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MrDoomMaster

Resizing the Vertex Buffer

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I'm using DirectX SDK 9.0c August 2005. I have a class which is in control of drawing line lists and line strips, yet as vertices are added to the class (therefore extending the number of lines that are drawn), the vertex buffer's internal space must be expanded to hold the additional vertices. Is a constant call every frame to CreateVertexBuffer slow? This seems the only way to adjust the size of the Vertex Buffer is to re-create it every time vertices are added. If there is another way I would love to know about it. Thanks!

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Creating a new vertex buffer every frame is slow. Try using a dynamic vertex buffer and filling that every time with (subsections of) the actual data.
Other possibilities are callbacks (even slower) or DrawPrimitiveUP (which also creates a temporary vertex buffer, but may be a bit more optimised by the runtime because the usage pattern is known). Each of these methods mean you hold a copy of the vertex data somewhere in your app's memory.

That you want to resize a buffer implies that you have a buffer with valid data and simply want to add more. Then why not just create a new larger buffer only when you do add data. Don't bother shrinking it.

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Better yet, screw the vertex buffer, render your primitives using IDirect3DDevice9::DrawPrimitiveUP. Use it when you don't want to use (or can't) use vertex buffers. It's similar to Direct3D Immediate Mode's old IDirect3DDevice7::DrawPrimitive. But depending on how you use it, you are giving up efficiency, so be careful.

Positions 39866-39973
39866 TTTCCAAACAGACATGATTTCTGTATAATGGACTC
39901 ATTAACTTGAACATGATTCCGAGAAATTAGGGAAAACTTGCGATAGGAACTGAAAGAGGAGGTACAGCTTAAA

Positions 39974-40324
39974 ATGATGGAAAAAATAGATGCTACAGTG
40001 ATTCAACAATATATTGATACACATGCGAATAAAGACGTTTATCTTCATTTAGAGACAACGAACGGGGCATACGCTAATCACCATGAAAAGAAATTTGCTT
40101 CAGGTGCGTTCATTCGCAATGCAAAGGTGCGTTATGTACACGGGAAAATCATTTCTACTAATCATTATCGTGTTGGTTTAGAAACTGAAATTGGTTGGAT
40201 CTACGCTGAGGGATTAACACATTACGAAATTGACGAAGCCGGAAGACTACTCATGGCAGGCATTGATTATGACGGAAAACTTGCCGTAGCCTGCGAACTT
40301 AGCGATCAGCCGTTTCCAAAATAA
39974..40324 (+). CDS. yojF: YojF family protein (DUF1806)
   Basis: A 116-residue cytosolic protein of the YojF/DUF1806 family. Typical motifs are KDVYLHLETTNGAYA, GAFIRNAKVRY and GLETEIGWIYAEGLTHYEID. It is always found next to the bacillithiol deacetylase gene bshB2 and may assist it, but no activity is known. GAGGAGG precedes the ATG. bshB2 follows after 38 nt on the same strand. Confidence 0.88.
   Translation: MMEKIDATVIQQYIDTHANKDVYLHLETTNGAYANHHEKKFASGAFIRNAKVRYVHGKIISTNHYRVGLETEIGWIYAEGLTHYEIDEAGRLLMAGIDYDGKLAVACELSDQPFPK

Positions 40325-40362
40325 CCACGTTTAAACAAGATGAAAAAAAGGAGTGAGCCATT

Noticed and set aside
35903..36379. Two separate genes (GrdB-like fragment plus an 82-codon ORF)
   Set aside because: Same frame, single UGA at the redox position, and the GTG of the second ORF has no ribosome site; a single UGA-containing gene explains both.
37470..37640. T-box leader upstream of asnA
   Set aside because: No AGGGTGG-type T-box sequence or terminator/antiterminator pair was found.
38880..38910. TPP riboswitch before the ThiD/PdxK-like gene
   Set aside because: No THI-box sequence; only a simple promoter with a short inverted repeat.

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DrawPrimitiveUP is typically slower than a custom solution you make yourself. Calling CreateVertexBuffer every frame is slow, too, though.

Of course, when we say "slow" we might mean the difference between 290 and 270 FPS, not the difference between 60 and 30 fps, if it's only for a single vertex buffer.

Depending on how often you add vertices, I would either use a DYNAMIC vertex buffer for NOOVERWRITE/DISCARD locking (a la vertex streaming), or I would allocate a bigger vertex buffer (say, rounded up to the nearest 128 vertices), and resize it upwards only when it actually gets full.

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